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The objective of this study was to evaluate the potential of exercises performed in a 2D video-capture virtual reality (VR) training environment to improve upper limb motor ability in stroke patients compared to those performed in conventional therapy.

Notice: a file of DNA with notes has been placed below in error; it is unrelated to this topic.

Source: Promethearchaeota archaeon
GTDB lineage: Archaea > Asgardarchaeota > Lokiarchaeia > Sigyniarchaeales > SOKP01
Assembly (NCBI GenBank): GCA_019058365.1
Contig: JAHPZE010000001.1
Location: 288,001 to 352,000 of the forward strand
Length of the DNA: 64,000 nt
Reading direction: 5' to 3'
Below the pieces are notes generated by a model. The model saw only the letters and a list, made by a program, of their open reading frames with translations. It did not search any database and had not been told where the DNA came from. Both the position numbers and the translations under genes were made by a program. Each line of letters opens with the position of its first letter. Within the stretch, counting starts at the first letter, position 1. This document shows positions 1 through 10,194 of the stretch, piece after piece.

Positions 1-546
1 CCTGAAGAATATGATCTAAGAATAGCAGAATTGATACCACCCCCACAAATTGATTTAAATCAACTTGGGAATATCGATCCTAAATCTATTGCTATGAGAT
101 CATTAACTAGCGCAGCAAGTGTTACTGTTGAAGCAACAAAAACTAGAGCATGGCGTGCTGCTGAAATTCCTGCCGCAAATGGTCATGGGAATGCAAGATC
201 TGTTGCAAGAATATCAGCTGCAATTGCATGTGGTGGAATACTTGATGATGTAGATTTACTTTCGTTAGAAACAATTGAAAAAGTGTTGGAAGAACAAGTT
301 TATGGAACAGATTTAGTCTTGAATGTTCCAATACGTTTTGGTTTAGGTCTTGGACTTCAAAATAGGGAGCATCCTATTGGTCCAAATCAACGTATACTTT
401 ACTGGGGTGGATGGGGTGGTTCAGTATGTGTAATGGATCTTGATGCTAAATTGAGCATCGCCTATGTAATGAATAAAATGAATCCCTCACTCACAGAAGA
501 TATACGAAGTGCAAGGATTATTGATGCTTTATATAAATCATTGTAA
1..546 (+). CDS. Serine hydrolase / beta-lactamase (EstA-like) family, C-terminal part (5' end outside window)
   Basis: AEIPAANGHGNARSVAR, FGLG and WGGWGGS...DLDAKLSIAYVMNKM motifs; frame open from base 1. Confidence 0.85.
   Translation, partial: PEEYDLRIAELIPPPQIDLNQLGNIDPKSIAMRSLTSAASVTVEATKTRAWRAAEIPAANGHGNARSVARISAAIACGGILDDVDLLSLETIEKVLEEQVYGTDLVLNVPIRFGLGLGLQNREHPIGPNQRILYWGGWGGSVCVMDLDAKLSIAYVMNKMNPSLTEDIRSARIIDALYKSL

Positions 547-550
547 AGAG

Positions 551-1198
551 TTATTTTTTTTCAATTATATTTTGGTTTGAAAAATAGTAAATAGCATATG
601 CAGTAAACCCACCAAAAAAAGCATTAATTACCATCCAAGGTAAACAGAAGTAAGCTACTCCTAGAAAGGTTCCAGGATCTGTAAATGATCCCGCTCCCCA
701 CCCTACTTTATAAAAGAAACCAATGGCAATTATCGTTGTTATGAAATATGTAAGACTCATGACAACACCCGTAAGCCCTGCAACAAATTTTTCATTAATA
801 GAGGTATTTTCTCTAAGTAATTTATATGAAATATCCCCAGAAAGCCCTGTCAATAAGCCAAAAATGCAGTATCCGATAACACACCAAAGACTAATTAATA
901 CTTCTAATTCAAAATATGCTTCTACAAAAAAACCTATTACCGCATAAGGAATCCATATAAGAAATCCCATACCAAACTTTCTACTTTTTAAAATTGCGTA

A small sample randomized control trial, in an outpatient rehabilitation center with 12 patients with chronic stroke, aged 33–80 years, who were randomly allocated to video-capture VR therapy and conventional therapy groups. All patients participated in four clinical evaluation sessions (pre-test 1, pre-test 2, post-test, follow-up) and nine 45-minute intervention sessions over a 3-week period. Main outcomes assessed were Body Structure and Function (impairment: Fugl–Meyer Assessment [FMA]; Composite Spasticity Index [CSI]; Reaching Performance Scale for Stroke), Activity (Box and Blocks; Wolf Motor Function Test [WMFT]), and Participation (Motor Activity Log) levels of the International Classification of Functioning.